And for 1938, the Australian Shepherd had topped himself. In addition to a new sea-plane race, one in which the competitors would be required to swim to and from their planes before taking off and after landing, he had scheduled a dive-bombing competition for Saturday. Also on tap for Speed Week, was a live radio broadcast of the popular Jack Bunny show, to be aired from the studios of Radio LONO before a live audience. The Soviets were sending their race-pilot to the Spontoons via the longest, nonstop polar flight ever attempted, and on Friday before the race, a World Light-Heavyweight Title fight was set to be held on Casino Island. In fact, Keith had just a few short minutes ago, succeeded in setting up a great undercard match, DeSharell, the R.A.F. middleweight boxing champion against the middleweight champ of the French Armee De l'Air, Lieutenant Michel Ponti.
Someone knocked, quickly on his door.
“Come.” he said, not looking up from the papers he was annotating. The door opened just a whit, and the face of a perky echidna named Tula’a-ti Nuapu, Keith Lawton’s private secretary, peeked around the corner.
“‘Scuse me sir,” she said, “But there’s Mr. Drake Hack’tt’s, just arrived outside.”
The papers went back into their drawer and Keith’s tail began to wag rapidly.
“Splendid, Tula!” he cried, clapping his paws together, “ Splendid! Send ‘im right in.” Drake was actually here much earlier than he’d been scheduled, but Keith was running ahead of schedule at the moment, having wrapped up the undercard fight much more quickly than he’d expected...at least on one side of the negotiations. Every time he dealt with the French it seemed, there was Le Countess Corncrake, sticking her nose where it didn’t belong. This time, however, the squirrel femme’s only comment had been an enthusiastic endorsement of the bout, together with the somewhat obscure promise that, “your rude, British horse shall pay dearly.”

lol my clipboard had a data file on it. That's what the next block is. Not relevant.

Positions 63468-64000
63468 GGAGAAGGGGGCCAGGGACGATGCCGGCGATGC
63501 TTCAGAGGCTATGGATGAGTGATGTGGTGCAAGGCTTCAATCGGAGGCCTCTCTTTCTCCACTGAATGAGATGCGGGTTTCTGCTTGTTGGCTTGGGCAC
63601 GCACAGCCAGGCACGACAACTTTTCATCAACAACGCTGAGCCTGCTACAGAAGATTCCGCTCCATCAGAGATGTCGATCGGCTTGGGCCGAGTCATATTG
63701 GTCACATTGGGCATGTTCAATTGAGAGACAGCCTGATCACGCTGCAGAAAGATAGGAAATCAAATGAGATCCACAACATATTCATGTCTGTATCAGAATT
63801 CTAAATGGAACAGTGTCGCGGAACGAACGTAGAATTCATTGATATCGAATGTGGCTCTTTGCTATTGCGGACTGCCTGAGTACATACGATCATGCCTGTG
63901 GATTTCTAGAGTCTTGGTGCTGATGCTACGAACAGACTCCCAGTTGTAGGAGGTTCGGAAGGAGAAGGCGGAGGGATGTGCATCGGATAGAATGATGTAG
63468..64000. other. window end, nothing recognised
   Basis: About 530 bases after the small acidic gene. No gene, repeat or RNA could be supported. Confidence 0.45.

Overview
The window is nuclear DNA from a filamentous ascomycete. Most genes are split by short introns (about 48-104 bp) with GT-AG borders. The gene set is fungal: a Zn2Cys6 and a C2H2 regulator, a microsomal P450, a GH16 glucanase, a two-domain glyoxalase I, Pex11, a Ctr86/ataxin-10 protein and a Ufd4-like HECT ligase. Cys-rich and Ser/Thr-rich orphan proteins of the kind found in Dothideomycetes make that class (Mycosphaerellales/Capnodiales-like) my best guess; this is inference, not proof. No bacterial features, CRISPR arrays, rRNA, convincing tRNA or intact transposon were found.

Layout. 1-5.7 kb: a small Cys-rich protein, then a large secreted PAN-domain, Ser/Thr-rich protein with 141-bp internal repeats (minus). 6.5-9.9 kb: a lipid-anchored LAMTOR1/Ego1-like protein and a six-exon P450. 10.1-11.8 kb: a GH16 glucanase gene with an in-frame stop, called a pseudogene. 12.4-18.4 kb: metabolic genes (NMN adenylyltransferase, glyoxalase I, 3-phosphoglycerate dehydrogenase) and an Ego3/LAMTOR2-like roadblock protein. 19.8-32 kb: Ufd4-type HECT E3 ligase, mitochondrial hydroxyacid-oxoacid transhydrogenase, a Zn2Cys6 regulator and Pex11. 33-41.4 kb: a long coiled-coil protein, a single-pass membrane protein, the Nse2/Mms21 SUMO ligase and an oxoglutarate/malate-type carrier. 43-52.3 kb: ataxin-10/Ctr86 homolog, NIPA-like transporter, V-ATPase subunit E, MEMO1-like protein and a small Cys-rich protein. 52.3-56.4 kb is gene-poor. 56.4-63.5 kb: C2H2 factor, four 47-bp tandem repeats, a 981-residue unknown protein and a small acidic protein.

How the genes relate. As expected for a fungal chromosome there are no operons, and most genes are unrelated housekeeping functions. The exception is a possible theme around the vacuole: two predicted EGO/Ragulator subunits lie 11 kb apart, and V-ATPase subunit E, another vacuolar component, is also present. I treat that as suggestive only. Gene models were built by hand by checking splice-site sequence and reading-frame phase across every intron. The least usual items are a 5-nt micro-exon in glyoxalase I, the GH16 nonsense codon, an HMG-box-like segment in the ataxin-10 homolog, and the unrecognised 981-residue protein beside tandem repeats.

Keith, who was not British, had wisely chosen not to comment on the matter. He had no desire to antagonize Henriette de Vitrines right in the midst of fending off the latest demands of the Italians. Bloody Hell, how many different ways did he have to say ‘no’ before Capitano Murmi finally got the message? Casino owners or no casino owners, he was that close to telling the Italian leopard to go...
The door opened and Drake Hackett strode in. At once, Keith was up and around his desk, and hurrying across the floor to meet him.
“C’mere, mate!” he said, and then the two old friends embraced, warmly, and gave each other a quick inspection.
Keith had changed little since had Drake had last seen him, though he had changed a great deal since the time they’d flown the Outback together as a pair of roving reporters for the Daily Observer. In those days, Keith’s fur was more often than not, matted and unkempt, and he’d been so lean you could have played a xylophone solo on his ribs. Now, the Australian Shepherd dog had a slight paunch, and he looked as if he’d just arrived from a grooming salon. In place of the dirty khakis he’d favored back then, he was attired in a spotless, snow-white polo-shirt and matching shorts, what the Brits called ‘tropical whites.’
But it was still the same old Keith, and he proved it with the very next words he spoke, “How ‘bout a Bundaberg, eh?”
“Don’t mind if I do!” Drake answered, tail wagging faster than ever. A moment later, he was seated before the big desk, while Keith poured each of them a shot. This was followed by the two canines raising their glasses high while intoning solemnly, and in unison, “It’s the finest rum in the world.”
Both shots were downed in a single gulp, and then the glasses banged down together on the desktop.
“Ahhh,” said, Drake, letting himself drop into the chair in front of the desk with a contented grunt, “Now there’s something takes me back to when we was bouncin’ around the Outback together. Them was the days, eh mate?”